Correspondent Carlos H. Conde writes a dispatch about the rise of political killings in the Philippines, where one human rights group estimated that nearly 800 political activists, human rights advocates, peasant leaders, farmers and church workers have been murdered execution-style since President Gloria Macapagal-Arroyo came to power in 2001.

Philippines: 'The Black Stain of Oil'
FRONTLINE/World reporter Jason Margolis goes to the Philippines to investigate what was called the worst environmental disaster in the country's history, the 2006 sinking of an oil tanker off the breathtakingly beautiful coast of the island of Guimaras -- a story that barely caused a ripple in U.S. mainstream media.

Ecuador: 'Country Doctors'
FRONTLINE/World correspondent Mike Seely follows Ecuadorian doctor Edgar Rodas, as he treks to the most remote places in the Andes and the Amazon to provide medical care to those who would not normally receive any.

Organizations

World Health Organization's 2006 Report: 'Working Together for Health'
In this multilingual report, the World Health Organization proposes that developed nations assume responsibility when recruiting highly skilled professionals from developing countries. Along with more ethical recruitment standards, the WHO calls for developed countries to acknowledge the impact of the workers' absence on the home country.

Philippine Nurses Association of America
An organization founded in 1979 by Filipino nurses working in the United States, the Philippine Nurses Association of America formed under the following mission: "Uphold and foster the positive image and welfare of its constituent members. Promote professional excellence and contribute to significant outcomes to health care and society."

Migration of Health Workers: Country Case Study Philippines
This 2005 study on the migration of health care workers from the Philippines (published by the Institute of Health Policy and Development Studies, the National Institutes of Health and the University of the Philippines in Manila) outlines the causes of migration and the effects on migrants, their families and the health care system in the Philippines.

Articles

NurseWeek: 'A Proud Nursing Heritage'
This 2005 NurseWeek article profiles one Filipino nurse in Houston, Merlita Velasquez, who migrated between the United States and the Philippines three times since the 1960s in order to juggle economic and family obligations.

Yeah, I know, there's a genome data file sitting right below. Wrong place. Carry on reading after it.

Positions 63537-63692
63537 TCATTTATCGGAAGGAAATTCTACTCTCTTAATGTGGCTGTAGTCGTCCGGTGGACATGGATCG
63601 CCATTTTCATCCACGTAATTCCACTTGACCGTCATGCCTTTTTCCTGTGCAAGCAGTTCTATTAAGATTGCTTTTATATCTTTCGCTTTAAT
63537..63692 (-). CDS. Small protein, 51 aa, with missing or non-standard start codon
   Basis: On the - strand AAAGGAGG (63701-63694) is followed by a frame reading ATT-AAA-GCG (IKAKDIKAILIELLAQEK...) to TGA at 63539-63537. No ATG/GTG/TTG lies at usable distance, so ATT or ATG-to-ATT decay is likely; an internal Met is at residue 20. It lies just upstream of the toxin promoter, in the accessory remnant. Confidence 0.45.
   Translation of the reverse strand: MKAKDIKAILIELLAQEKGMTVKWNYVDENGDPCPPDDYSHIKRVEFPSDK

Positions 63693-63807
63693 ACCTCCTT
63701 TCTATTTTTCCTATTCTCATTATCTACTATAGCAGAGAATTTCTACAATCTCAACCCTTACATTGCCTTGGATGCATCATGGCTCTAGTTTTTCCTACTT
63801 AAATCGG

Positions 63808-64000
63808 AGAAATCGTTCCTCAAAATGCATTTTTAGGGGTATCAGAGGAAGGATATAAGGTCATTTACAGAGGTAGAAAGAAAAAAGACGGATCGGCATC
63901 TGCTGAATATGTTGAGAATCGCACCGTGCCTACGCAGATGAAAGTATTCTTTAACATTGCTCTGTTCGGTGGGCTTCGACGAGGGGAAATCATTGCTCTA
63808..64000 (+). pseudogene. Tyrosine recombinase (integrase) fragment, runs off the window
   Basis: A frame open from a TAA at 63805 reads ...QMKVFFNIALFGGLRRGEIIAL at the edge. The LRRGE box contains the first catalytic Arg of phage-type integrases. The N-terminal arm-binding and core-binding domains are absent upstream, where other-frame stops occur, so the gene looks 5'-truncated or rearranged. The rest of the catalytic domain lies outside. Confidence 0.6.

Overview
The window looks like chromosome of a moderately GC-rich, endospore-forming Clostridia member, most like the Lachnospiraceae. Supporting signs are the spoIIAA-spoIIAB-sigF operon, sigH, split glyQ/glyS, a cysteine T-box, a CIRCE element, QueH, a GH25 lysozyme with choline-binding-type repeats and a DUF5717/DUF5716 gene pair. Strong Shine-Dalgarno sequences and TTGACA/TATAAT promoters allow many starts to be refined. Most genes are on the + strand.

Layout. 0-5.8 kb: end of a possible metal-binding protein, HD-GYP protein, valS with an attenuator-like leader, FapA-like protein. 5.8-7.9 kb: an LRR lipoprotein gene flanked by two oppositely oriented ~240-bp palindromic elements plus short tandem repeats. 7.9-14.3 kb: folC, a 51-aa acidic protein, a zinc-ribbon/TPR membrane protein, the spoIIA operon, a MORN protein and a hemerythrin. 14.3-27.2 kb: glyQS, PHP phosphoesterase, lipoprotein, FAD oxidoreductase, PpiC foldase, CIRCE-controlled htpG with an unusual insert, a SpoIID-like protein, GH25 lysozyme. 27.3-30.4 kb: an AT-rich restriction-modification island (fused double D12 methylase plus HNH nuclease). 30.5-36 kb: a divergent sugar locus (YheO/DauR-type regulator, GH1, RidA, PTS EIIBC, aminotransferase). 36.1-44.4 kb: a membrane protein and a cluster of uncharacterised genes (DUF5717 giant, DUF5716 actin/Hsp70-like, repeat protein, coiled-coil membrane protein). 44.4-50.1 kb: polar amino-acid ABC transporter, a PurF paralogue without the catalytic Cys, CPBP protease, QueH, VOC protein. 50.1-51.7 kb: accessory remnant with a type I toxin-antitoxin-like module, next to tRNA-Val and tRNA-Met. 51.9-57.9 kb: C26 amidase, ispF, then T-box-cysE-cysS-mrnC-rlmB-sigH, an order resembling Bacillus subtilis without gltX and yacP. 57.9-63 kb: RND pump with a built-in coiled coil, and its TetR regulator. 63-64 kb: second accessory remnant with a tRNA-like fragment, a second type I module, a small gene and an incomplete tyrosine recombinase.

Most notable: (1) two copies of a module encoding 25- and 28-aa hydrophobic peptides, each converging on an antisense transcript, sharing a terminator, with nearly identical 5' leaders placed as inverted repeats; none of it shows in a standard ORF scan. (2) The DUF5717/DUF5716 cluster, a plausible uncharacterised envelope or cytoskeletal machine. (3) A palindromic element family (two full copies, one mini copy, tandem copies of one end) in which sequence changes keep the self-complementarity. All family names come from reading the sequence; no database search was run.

Daily Herald: 'Trying Hard to Help Heal'
An annual medical mission to the Philippines, led by Filipino health care providers living in the suburbs of Chicago, is chronicled in the Daily Herald's five-part series, "The Philippines: Arc of the Islanders." The story highlights the challenges of getting much-needed supplies past customs and the rewards of providing medical, pharmaceutical and dental treatment to the country's poorest.

MinorityNurse.com: 'Philippine Nurses in the U.S'
This article in MinorityNurse.com gives an overview of the history of Filipino nurses' migration, beginning with the 1948 Exchange Visitor Program.

MinorityNurse.com: 'PNAA Study Paints Portrait of Today's Filipino Nurses'
MinorityNurse.com presents the findings of a 2002 study by the Philippine Nurses Association of America that surveyed 347 Filipino nurses in the United States to collect national demographical data.

Voice of America: 'Philippine Medical Brain Drain Leaves Public Health System in Crisis'
This articles touches on some of the public policy proposals that could alleviate the burden of the brain drain from the Philippines. Dr. Alma Naraga, a former municipal health officer in the Philippines, said, "If the need to really stay [in the Philippines] is such that my service is needed, I would be willing to spend five years here, provided that we will be compensated for our work."

Health Affairs: 'Trends in International Nurse Migration'
In this 2004 study, Linda Aiken, director of policy research at the School of Nursing at the University of Pennsylvania, argues for more domestic training and investment in nursing training programs in developing countries as a two-pronged strategy to solve the international nursing shortage.

International Herald Tribune: 'Cheating on Exam Taints Standing of Philippine Nurses'
Carlos H. Conde reports on the 2006 nursing exam scandal in which Philippine Nurses Association president, George Cardero, allegedly leaked the exam questions to students who had taken his test preparation course.

-- Alison Satake